Let’s face it, 2019 hasn’t been the best year for the Queen’s Grant Thornton, and neither was 2018. Let’s recap:
- Stopped bidding for new audit work at the largest U.K. companies.
- Patisserie Valerie accounting fraud; Grant Thornton was the auditor and is under investigation by the Finanical Reporting Council.
- Fined £3 million by the FRC for “misconduct” relating to its audits of Vimto-maker Nichols and the University of Salford. Four auditors were also fined.
- A mutiny among a small group of partners caused Sacha Romanovitch to announce in October that she wouldn’t seek a second four-year term as GT CEO.
- The firm’s revenue actually dropped, from £500 million in 2017 to £491 million, and profits fell 8% to £72 million.
- Average pay per partner decreased 8%, from £403,000 in 2017 to £373,000.
- Fell from the fifth-largest to the sixth-largest accounting firm in the U.K.
- CEO David Dunckley said some nonsense in January about it not being the auditor’s role to uncover fraud.
- Laid off about 60 administrative employees in March/April, mostly staff who had roles in brand, marketing, and communications, as well as staff in people and client experience functions.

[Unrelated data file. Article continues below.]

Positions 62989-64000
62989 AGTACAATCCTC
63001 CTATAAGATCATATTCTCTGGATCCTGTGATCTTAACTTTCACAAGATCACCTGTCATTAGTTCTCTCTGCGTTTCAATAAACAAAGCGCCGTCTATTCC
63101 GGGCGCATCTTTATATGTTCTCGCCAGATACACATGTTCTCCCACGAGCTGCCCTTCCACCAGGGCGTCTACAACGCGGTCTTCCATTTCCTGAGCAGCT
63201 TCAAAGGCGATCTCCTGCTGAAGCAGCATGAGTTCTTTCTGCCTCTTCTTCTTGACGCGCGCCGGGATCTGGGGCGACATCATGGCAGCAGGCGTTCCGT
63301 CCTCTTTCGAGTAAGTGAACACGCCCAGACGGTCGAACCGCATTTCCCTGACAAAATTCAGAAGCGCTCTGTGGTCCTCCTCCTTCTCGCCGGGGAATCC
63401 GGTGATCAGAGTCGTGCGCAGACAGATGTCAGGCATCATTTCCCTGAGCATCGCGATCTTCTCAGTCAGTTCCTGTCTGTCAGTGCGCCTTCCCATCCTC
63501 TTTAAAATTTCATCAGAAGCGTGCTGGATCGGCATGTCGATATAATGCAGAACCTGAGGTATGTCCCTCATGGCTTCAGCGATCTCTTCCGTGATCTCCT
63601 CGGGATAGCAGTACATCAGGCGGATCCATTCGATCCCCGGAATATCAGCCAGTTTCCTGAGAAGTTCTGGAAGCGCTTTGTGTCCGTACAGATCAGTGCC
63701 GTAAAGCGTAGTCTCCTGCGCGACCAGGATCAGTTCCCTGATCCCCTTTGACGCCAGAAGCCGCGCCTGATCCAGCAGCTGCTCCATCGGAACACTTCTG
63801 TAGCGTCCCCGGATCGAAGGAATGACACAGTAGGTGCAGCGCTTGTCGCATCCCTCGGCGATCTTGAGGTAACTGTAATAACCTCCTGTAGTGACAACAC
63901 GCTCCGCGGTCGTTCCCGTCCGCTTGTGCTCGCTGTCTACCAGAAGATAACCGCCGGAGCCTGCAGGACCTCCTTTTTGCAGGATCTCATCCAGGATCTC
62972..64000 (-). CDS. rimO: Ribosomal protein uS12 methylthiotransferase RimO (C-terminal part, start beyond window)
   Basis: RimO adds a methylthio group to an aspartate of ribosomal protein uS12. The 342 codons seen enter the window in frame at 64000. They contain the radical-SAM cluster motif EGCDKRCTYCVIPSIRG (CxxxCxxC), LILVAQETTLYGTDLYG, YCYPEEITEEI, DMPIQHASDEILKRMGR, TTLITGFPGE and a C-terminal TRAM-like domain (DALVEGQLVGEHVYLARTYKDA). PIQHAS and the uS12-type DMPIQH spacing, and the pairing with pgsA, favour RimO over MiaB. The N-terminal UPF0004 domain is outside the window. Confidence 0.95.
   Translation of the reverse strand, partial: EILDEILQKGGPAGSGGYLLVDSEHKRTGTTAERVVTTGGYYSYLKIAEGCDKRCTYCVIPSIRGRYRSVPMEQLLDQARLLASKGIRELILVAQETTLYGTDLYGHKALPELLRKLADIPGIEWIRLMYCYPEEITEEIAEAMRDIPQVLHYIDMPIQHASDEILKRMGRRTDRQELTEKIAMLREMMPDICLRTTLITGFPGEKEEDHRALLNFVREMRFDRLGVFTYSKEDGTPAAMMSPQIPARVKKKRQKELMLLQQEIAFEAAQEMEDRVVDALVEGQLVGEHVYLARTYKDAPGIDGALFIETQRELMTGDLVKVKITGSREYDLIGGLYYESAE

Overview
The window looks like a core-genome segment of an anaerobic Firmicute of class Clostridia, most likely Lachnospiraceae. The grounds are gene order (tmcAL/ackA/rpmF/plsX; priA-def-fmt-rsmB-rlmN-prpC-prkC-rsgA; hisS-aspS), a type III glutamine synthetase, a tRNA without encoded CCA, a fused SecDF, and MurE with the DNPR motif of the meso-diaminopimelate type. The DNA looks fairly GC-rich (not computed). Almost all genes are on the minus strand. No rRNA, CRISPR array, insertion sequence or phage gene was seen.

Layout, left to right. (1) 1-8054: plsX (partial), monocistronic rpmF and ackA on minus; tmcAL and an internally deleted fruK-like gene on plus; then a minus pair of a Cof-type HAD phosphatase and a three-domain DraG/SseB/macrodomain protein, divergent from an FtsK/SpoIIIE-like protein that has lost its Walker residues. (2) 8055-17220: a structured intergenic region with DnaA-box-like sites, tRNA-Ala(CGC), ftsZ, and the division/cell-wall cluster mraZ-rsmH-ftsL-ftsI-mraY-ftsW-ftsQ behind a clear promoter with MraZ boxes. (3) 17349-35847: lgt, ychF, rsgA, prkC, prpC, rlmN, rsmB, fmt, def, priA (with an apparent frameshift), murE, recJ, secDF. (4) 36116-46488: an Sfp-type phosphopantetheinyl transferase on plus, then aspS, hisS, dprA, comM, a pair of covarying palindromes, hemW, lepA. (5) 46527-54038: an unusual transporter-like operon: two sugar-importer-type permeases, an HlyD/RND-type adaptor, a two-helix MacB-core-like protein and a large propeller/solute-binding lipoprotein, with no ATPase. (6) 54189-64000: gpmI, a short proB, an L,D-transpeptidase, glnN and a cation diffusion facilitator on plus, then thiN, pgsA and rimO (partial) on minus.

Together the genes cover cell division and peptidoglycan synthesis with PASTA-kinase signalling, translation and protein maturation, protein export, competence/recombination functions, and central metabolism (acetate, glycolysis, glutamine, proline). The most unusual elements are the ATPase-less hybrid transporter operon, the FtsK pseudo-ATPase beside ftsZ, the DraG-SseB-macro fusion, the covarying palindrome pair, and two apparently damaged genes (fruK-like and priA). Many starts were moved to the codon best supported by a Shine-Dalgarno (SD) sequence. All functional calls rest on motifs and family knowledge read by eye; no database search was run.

- The FRC said in July that GT is being “placed under increased scrutiny due to sustained poor results” in audit quality. In total, 26% of GT’s audits reviewed in the past five years have required significant improvement.
Now we have another bullet point to add under 2019:
- Laid off a dozen partners in October.
The Financial Times had the scoop:
The accounting firm informed its top echelon that about 12 partners — 6 per cent of the total — were leaving as it attempts to improve profits and recover from a difficult year for the business, which has faced scrutiny over its audits of Patisserie Valerie and after the controversial departure of Sacha Romanovitch, its former chief executive.
The internal announcement about the partners, some who have worked at Grant Thornton for 30 years, was made ahead of its financial results, which are due to be published in December.
One of the more senior partners who was let go, according to FT, was Mark Henshaw, who had been with the firm since 1989, his LinkedIn profile shows.
Partners in all service lines, including audit and advisory, were affected by the cuts. Jonathan Riley, head of quality and reputation at Grant Thornton, told FT that the departures represented “a combination of factors, including early retirement and some people whose roles no longer exist because of recent restructures and a change of focus around our client base generally.”
As FT noted, Grant Thornton will announce its revenue and profit for 2019, as well as average pay per partner, in December. Something tells me we could very well have two more bullet points to add to this craptastic year at GT.